The Foxtel/Cable Threat

The other day, I was chatting with MIT’s Jerry Hausman (who is a fairly regular visitor to Australia). He is a keen observer of our telco and NBN developments as a disinterested US observer (that is, he isn’t consulting for anyone here in that sector). He suggested that he and I ought to raise a few billion dollars and buy Telstra’s cable network (although not necessarily Foxtel). His reasoning was this: the NBN will be country-wide and likely to have a pricing structure that does not vary too much with geography. That means that the cable provider — already going through many localities with high Internet demand — will be able to drop prices and completely undercut the NBN (especially as it is technically able to offer equivalent speeds to the current NBN proposed specs). Remember the key here is that it would be able to grab the lion’s share of the market where the cable passes by just undercutting the NBN and being otherwise well above costs. (This notion comes neatly from an opinion piece Jerry and I wrote a few years back).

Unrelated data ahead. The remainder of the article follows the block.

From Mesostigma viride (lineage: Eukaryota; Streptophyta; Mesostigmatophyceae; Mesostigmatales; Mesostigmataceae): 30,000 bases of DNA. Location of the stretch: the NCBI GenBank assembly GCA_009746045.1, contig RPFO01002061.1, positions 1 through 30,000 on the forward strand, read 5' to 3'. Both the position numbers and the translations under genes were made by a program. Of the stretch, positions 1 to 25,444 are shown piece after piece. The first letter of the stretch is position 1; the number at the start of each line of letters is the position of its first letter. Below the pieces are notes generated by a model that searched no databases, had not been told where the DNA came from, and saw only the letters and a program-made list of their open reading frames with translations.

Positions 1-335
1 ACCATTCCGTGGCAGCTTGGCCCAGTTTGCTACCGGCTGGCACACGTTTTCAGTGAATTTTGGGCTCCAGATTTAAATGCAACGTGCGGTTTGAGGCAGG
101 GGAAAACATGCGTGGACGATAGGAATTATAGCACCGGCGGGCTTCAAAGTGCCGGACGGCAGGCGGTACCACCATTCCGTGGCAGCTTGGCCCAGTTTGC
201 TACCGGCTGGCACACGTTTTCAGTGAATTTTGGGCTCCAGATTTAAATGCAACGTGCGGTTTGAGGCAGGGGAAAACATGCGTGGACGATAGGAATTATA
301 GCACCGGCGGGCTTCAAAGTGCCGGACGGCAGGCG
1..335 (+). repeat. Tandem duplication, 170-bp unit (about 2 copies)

That did sound like an excellent idea. Alas, I failed to raise the necessary money and so we agreed I could just write a blog post about this plan. But it did get me thinking more carefully about the cable network and its position in the whole NBN debate. First, we know the cable network is an existing and useful asset. Second, we know the government wants Telstra to divest that asset to move forward in the sector. But here is the thing, unless that divestiture is to the NBN, the competitive threat it poses to the NBN remains. Now as the NBN is designed to be a business that means competition policy and the ACCC are pretty much required to take a look at any transaction involving the cable network and its impact on future competition. The Government is going to have a tough sell if perhaps it intends to acquire Telstra’s cable network (something I have speculated about) as it will have to justify it on the basis of efficiencies (i.e., not running a duplicated network) and also competition from the Optus cable (hey, stop laughing!). So it is not clear how that will pan out. Would be telco aspirants perhaps should start getting capital together to implement the Hausman strategy.